English Teacher Article The perfect CV and cover letter for an EFL manager

Summary: Tips for writing a CV for a Director of Studies position

By: |Audience: Teachers|Category: Teaching English


As TEFL (Teaching English as a Foreign Language) is a career where having 3 years experience means you can get a job anywhere in the world, and probably a senior teacher job at that, if you are anything like me you will start to get lazy with your CV once you realise that the number of years or qualifications written at the top of it can get you the job on their own. That is probably a sign that you should be looking for schools that are more demanding- or if you have run out of those, for management jobs. There are specific qualifications in ELT management, but for those of us that don't have them there are plenty of ways of making our CVs look as good as if not better than those of the few people who do. Here are some ideas for things you can write in your CV (and things you can try to make true about you so that they can go in your CV), all given with the caveat that what schools are looking for in a DoS (Director of Studies) probably varies even more than what they are looking for in a teacher.

 

Before you start writing

 

If you are thinking of applying for a management position, you have probably already had a career that could fill up a CV that is several pages long. As in any other job, though, it is generally best to stick to 1 or 2 sides of A4 if you can, to stop the important information being missed by a busy school principal trying to find a new manager before the summer rush. This means selecting exactly the right information from the many possible thing you could put, which of course means researching the job you are applying for very well- for example finding out how much the role will be an academic one or a commercial one. Please bear that in mind when moving from the brainstorming stage the tips below are meant to help you with to the editing that will get you down to the finished item.

 

Education and qualifications

 

Here is a list in no particular order of qualifications that could be an asset in applying for an EFL management job, and therefore ones you might want to think about taking, or stressing on your CV if you already have them:

  1. A qualification in EFL management, e.g. an MA in ELT management, a Diploma in ELT management, or an MA with an ELT management component.
  2. Any other qualifications in business and management, e.g. an MBA. There are some circumstances, though, in which the person above you will be making the business decisions and will not want to argue with someone whose CV makes it look like they will think they know better, so don't emphaisis this for a purely academic role.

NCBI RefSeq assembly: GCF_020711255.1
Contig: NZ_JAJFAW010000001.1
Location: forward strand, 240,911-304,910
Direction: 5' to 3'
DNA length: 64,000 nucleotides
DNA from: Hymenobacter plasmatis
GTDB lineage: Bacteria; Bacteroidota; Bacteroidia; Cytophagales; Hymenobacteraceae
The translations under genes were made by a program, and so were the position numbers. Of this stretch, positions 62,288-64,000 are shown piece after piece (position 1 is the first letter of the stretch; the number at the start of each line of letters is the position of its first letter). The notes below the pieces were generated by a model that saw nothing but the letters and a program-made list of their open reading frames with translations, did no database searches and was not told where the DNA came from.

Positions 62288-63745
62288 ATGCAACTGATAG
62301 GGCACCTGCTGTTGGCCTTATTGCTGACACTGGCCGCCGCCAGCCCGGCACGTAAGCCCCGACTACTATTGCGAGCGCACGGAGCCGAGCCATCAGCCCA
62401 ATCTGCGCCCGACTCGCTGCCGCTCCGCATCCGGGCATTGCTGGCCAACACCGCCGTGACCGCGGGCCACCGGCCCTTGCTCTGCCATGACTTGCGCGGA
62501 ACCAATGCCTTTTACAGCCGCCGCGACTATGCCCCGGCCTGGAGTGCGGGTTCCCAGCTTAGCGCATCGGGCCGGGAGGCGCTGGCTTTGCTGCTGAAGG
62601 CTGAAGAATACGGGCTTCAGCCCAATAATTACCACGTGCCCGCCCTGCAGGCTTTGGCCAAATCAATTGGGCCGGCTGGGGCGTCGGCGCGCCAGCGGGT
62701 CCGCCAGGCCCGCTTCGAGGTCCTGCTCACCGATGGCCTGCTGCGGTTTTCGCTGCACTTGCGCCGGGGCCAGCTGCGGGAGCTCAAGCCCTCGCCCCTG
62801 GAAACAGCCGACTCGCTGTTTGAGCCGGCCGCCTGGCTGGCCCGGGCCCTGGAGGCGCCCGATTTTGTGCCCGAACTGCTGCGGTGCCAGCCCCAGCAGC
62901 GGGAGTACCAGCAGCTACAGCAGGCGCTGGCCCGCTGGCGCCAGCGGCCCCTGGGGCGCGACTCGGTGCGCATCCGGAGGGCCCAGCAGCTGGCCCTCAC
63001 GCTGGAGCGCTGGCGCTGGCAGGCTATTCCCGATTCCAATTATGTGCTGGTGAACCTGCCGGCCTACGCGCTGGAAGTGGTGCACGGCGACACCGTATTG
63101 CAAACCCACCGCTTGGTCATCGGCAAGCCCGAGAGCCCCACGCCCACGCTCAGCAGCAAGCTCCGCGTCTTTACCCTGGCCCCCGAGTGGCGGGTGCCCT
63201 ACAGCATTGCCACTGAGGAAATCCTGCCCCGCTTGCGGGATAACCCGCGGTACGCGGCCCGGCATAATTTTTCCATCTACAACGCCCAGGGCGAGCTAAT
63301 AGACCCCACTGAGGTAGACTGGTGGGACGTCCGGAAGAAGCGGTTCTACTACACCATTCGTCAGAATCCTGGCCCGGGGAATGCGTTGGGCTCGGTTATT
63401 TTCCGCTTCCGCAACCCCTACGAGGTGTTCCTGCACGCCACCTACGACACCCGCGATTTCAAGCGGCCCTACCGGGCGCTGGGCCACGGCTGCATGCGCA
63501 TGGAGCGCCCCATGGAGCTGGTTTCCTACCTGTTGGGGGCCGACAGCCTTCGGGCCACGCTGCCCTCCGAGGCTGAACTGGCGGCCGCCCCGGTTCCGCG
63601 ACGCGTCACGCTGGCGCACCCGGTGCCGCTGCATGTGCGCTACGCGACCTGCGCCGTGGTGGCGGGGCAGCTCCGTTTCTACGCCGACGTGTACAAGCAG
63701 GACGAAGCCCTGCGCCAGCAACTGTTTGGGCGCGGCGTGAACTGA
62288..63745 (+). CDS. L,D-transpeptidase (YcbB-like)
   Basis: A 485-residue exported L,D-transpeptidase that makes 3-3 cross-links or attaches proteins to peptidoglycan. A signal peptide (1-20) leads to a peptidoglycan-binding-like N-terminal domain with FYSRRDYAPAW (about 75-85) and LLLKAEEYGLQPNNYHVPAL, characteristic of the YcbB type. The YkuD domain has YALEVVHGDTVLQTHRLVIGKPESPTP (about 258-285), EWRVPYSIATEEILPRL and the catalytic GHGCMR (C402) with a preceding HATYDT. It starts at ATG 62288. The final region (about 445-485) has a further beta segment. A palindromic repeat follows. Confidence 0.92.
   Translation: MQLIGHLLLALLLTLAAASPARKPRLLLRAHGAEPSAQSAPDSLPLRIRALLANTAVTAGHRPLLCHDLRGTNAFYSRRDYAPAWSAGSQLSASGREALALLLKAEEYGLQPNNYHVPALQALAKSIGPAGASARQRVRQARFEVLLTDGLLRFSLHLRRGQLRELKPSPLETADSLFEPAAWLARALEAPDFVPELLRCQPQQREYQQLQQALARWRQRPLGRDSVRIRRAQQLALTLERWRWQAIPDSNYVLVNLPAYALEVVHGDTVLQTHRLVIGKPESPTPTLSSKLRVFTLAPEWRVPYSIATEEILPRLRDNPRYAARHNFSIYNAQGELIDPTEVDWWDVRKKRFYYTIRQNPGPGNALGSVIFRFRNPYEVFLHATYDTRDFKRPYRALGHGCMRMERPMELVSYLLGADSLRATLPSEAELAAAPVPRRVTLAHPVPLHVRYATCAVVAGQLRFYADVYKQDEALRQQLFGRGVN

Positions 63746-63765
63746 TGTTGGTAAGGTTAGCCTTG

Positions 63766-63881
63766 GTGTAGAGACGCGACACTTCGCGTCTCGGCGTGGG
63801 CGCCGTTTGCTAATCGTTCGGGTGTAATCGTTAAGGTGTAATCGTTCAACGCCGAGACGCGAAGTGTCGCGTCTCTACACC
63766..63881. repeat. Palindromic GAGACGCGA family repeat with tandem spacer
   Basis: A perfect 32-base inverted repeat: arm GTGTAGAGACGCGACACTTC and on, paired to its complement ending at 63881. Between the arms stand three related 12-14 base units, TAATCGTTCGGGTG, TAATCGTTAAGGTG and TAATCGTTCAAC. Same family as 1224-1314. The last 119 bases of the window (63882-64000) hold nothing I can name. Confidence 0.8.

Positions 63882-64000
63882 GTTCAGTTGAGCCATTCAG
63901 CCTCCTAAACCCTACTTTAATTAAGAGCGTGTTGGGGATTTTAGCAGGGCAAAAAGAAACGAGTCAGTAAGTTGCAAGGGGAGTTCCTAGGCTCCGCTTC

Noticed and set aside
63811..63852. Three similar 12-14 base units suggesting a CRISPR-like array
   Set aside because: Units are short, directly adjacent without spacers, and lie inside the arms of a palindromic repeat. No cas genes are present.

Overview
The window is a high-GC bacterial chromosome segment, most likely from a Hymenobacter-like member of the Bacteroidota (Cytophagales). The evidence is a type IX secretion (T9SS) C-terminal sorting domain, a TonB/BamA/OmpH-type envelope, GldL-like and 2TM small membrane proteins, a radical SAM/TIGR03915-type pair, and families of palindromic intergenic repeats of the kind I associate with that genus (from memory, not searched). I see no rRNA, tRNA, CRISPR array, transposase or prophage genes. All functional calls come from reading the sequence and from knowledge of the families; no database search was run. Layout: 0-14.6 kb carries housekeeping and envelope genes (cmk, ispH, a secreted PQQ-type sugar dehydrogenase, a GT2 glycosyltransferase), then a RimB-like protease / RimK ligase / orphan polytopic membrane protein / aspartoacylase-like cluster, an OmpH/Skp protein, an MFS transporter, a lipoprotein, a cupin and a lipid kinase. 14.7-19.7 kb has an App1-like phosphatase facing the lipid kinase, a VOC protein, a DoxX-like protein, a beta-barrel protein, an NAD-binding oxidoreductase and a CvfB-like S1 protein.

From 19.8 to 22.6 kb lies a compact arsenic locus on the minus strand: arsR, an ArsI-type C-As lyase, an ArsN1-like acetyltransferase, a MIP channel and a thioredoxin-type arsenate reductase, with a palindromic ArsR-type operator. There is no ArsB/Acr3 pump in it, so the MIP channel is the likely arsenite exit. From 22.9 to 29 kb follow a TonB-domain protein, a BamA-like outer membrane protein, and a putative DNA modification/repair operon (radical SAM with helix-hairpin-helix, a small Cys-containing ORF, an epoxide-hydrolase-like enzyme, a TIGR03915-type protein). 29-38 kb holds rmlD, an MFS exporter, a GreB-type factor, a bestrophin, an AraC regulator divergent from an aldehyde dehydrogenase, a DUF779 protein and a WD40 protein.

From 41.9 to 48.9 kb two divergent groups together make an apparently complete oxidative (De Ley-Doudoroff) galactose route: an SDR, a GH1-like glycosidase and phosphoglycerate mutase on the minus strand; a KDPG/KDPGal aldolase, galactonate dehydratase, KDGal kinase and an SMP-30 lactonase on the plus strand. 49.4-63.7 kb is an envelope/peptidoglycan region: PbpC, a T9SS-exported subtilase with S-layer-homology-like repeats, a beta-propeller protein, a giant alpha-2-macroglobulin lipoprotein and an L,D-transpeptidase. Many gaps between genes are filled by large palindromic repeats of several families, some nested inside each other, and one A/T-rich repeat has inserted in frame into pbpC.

3. A higher qualification in EFL, such as a Diploma (e.g. DELTA), state school qualification like the PGCE, or MA. This is particularly important if a major part of your role is teacher training or you have staff on your books with MAs who are doing things that seem odd in the classroom that they seek to justify with big words off their MAs that you wouldn't understand unless you had one too.
  4. The same qualifications as your teachers. Although you want to be one step ahead of most of your staff in terms of knowledge and certification, having gone through exactly the same route (e.g. CELTA, then DELTA, then MA), means that you will know where they are coming from and be able to explain things to them in terms they will easily understand.
  5. Qualifications in the language of the country you are in or where a large number of your students come from, preferably a business certificate like BULATS in Spanish.
  6. First aid and other health and safety qualifications

 

Experience

 

In classic job advertisement style, most DoS jobs will state that they need someone who has been doing exactly the same thing for several years even when their real minimum standards are much lower. If you do have the right kind of experience, though, you will want to make yourself seem exactly what they are looking for by mentioning:

  1. The number of teachers you supervised
  2. The number of other members of staff you interacted with
  3. What kinds of classes your teachers were teaching, e.g. exam classes, one to one business classes
  4. What kinds of students your teachers taught, e.g. mother and baby classes, top executives, engineering students
  5. The experience and qualifications of your teachers, e.g. having helped very inexperienced teachers
  6. Your teacher training and development roles, including training of other senior staff
  7. Your teacher recruitment roles
  8. Your marketing, customer service, budgeting and other business roles

 

Particular successes you might want to big yourself up with include:

1.      Increases in student numbers

2.      Low student turnover

3.      High number of recommendations from students to their friends

4.      High take up and pass rates in EFL exams like FCE or IELTS

5.      Low staff turnover

6.      Persuading teachers to take higher teaching qualifications and helping them with it